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Source:  hgic.clemson.edu

FERTILIZING Lawns

Fertilizers for Centipede Turf is recommend at least 2x per year (April &  by mid Aug).  For other type of Turf grass, please see Clemson Extension website below for more info on Fertilizing and/or taking care of your turfgrass.    Links are provided below for your convenient.  

Source:   HGIC Clemson.edu

Coastal Plain and Sandhills Regions of South Carolina (See notes section below for a more detailed recommendation.) 

Lawn Fertilization Schedules for Various Turfgrasses & Geographical Areas of South Carolina. 

Coastal Plain and Sandhills Regions of South Carolina  (See notes section below for a more detailed recommendation.)

C = Apply a complete fertilizer (e.g., 16-4-8 or 12-4-8) at 1.0 lb N/1000 square feet for high maintenance lawns or ½ lb N/1000 square feet for low maintenance lawns.  An additional potassium application at 1 lb K/1000 square feet in late August through mid-September may increase turfgrass winter hardiness.

N = Water-soluble inorganic nitrogen source (e.g., ammonium sulfate or ammonium sulfate with urea) is applied at 1.0 lb N/1000 sq ft. for higher maintenance lawns and ½ lb N/1000 square feet for low maintenance lawns. The first N fertilizer application for the year should be made once the grass has greened up and growing in the spring. The addition of potassium when applying nitrogen will benefit most lawns especially in sandier soils.

K = when applying N fertilizer alone, an addition of potassium (K) may benefit the turf especially in sandier, well-drained soils during high rainfall years, as potassium tends to leach from sandy soils rather quickly.  Potassium can be applied by itself such 0-0-60 or can be applied in an incomplete fertilizer with a 1-0-1 ratio such as 15-0-15.    Additionally, some preemergence herbicides come mixed with 0-0-7 fertilizer.

Fe = apply iron to provide greener color without stimulating excessive grass growth.  Ferrous sulfate (2 oz in 3-5 gal water per 1000 square feet) or a chelated iron source may be used when temperatures are 80 ºF and good soil moisture present.  This will also be beneficial where the soil pH is high or alkaline.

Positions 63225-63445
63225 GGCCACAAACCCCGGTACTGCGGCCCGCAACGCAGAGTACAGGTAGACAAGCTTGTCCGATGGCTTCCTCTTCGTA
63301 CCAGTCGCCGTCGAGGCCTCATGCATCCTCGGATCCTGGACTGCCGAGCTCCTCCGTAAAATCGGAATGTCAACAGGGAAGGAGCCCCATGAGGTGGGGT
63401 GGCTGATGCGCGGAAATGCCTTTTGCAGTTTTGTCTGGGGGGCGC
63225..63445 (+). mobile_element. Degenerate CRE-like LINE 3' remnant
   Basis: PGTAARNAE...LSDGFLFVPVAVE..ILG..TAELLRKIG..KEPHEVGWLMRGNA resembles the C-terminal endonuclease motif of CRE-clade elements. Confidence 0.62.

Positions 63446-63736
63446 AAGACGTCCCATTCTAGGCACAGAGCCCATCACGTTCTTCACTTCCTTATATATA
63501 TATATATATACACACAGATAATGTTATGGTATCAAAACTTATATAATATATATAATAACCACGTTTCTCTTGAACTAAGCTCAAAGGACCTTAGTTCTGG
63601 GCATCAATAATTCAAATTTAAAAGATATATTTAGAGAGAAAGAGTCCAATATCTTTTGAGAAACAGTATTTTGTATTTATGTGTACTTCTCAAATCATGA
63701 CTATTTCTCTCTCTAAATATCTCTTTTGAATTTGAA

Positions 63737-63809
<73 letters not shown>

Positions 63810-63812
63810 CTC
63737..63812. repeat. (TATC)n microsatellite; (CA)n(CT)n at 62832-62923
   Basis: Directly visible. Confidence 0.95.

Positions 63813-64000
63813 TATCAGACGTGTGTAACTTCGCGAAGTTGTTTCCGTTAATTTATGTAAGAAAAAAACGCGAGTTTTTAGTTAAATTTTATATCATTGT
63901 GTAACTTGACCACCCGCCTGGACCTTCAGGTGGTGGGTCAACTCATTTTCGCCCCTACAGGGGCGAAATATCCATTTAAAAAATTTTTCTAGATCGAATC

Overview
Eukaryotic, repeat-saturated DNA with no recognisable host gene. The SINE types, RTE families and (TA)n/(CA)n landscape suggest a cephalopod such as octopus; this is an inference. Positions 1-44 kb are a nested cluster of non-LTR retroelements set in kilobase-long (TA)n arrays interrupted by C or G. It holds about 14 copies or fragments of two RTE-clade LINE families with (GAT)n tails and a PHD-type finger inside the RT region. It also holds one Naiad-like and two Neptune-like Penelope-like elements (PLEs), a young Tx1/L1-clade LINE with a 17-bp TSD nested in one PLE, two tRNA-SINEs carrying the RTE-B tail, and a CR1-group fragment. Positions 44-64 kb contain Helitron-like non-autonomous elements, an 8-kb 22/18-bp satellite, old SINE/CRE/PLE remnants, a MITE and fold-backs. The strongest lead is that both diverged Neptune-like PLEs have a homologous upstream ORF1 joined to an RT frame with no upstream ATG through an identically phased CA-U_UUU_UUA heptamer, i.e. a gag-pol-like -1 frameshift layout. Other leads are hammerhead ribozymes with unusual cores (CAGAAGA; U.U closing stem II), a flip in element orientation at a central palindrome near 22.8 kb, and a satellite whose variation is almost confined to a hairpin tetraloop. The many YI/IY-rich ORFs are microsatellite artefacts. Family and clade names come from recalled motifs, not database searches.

N+ = to reduce chinch bug problems, use a slow-release N source during the summer.

N? = monitor weather conditions and temperatures before applying your first N application in the cooler regions of South Carolina. Late winter/early spring cold temperatures could set your first fertilization later by several weeks.

Notes:

Total yearly nitrogen rates listed per 1000 square feet are suggested guidelines.  Actual rates depend on the desire aesthetics and location.  Those desiring optimum aesthetics may choose the higher rates.  The higher rate range also may be needed for lawns located in sandy soils and/or those with longer growing seasons nearer the coast.  Lawns being grown on heavier clay soils may perform fine with lower N rates especially in locations with short growing seasons.

Fertilizing centipedegrass in excess of 2 lbs N/1000 square feet per year is not normally recommended as this often results in the disease/winter-kill phenomena termed ‘centipedegrass decline’ due to excessive thatch.  Also, once established, centipedegrass should not receive additional phosphorus fertilizer unless soil tests suggest otherwise.

Be aware that fertilizing turf using a high maintenance program will require more frequent mowing and could lead to an increase in insect and disease problems, especially during warm, wet periods.  A disease and insect monitoring program will need to be instituted to monitor for problems.

For southern (warmer) regions of each geographical zone listed, fertilizer dates may be 1 to 2 weeks earlier in spring and 1 to 2 weeks later in the fall than listed.

Source:  Fertilizing Lawns | Home & Garden Information Center (clemson.edu) 

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